2020 Already! What on earth happened to 2019?!
Not only that, but a new decade too! Twenty years since the Millennium Celebrations which, quite honestly, feel to me about five or six years ago rather than twenty…
On a personal level, any year with a nought at the end is significant for me: having been born in 1960, I’ve hit milestone birthdays every decade on that year. Advance warning – put the 31st October in your diary – Big Party at the Rectory!
But who knows what this new decade will bring – to us as individuals, and to us as church communities? There’ll be new people to meet, new things to do, new visions to embrace, new paths to walk. There will be losses too, and partings: but this is what it means to be human – to move, to change.
All this can feel destabilizing and disorientating, especially at this threshold of a new year, a new decade: but one thing that remains certain and constant in this movement of time is the great cycle of the Church Year, that eternal round of celebrations and events which can be like a lifeline, drawing us through the choppy chaos of the storms of Life.
We’re already well into the Church Year.
It started at the beginning of December with Advent, that period of waiting, of expectation. We are now in Christmastide, and will be until Candlemas, when we take leave of the crib and turn towards the Cross, looking to Lent and Holy week, before the joyous celebration of Eastertide. We then move through Ascension to Pentecost and Trinity, with the Sundays after Trinity passing us by like leaves falling from a tree or footsteps left behind in the sand on the seashore. Finally, we reach All Saints, All Souls, Remembrance & Christ the King, before the year then turns and the cycle begins again.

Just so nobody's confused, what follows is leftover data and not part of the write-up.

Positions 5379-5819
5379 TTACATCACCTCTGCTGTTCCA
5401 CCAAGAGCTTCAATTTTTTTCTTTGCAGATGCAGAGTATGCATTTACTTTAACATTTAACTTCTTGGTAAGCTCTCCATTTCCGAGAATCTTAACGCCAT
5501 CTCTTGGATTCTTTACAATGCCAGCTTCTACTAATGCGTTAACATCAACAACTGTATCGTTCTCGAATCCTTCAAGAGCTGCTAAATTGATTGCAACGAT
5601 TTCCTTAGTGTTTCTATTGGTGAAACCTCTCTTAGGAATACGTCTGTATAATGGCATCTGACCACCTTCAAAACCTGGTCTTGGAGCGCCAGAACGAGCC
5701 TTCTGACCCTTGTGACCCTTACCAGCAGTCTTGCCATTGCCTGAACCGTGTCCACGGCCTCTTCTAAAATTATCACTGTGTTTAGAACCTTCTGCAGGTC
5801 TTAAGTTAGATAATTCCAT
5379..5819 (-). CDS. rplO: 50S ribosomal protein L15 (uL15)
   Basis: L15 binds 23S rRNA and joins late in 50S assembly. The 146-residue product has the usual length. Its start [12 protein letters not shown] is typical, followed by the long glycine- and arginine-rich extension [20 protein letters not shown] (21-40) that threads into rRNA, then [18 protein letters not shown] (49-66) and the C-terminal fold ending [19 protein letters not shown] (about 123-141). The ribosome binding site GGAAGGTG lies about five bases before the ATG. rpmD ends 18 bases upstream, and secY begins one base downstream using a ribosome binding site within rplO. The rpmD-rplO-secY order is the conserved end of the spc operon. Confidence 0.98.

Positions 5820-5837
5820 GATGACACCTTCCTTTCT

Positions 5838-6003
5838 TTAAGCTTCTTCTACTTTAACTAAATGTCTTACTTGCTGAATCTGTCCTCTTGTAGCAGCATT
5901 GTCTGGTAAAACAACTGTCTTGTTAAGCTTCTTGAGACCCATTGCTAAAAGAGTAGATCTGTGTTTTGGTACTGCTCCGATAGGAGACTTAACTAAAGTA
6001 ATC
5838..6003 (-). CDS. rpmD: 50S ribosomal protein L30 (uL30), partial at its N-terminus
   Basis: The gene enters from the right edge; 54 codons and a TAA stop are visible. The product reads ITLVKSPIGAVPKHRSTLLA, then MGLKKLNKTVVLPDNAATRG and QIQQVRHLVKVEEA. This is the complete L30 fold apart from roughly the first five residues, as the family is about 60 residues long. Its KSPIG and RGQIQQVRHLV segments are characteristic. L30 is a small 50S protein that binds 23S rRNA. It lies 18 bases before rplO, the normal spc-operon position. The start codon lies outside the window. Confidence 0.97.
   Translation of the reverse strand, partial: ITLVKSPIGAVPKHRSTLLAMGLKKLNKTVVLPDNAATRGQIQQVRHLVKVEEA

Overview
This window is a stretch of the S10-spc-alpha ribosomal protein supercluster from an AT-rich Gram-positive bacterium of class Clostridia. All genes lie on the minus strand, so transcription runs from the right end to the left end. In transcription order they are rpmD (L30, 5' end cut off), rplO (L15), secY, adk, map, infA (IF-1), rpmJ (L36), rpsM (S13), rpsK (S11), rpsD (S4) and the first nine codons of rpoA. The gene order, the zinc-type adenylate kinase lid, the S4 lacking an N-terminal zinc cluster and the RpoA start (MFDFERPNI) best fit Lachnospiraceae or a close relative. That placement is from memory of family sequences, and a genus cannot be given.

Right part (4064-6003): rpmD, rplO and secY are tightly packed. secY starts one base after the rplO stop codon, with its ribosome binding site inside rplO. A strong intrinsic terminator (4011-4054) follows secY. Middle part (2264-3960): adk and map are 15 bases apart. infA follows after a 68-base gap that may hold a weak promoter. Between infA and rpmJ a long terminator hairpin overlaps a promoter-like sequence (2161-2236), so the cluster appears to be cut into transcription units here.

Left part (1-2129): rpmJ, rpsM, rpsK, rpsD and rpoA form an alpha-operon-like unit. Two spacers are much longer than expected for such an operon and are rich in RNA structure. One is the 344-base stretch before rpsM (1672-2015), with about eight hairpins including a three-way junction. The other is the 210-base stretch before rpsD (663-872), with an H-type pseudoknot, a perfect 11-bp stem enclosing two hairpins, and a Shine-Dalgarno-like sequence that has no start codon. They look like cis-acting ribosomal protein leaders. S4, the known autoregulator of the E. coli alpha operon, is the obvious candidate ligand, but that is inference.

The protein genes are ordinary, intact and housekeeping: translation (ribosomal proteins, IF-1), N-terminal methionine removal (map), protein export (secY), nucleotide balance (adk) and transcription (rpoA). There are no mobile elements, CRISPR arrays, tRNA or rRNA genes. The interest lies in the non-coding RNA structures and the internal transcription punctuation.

For centuries, scientists and theologians saw the Universe as a series of Interlocking, moving spheres, which ran smoothly, generating a divine music – the Music of the Spheres – which was a reflection of the harmony of Heaven.
The Church Year is an echo of this, the gentle movement through time, by which we can recognise the imprint of God’s Love in this world. Participating in the Church’s Year, with its journey reflecting the Birth, Death, Resurrection and Eternal Presence of Christ in our Universe, is something we can build our lives on, something that can give us both meaning and hope in a precarious world. Eternity is our ultimate goal: God’s Kingdom our ultimate home.
I feel all this is part of what that wonderful verse of “It came upon a Midnight Clear” expresses:
For lo! the days are hastening on,
By prophet-bards foretold,
When with the ever circling years
Comes round the age of gold;
When peace shall over all the earth
Its ancient splendours fling,
And the whole world send back the song
Which now the angels sing.
Happy New Year! Love, Fr. John, Rector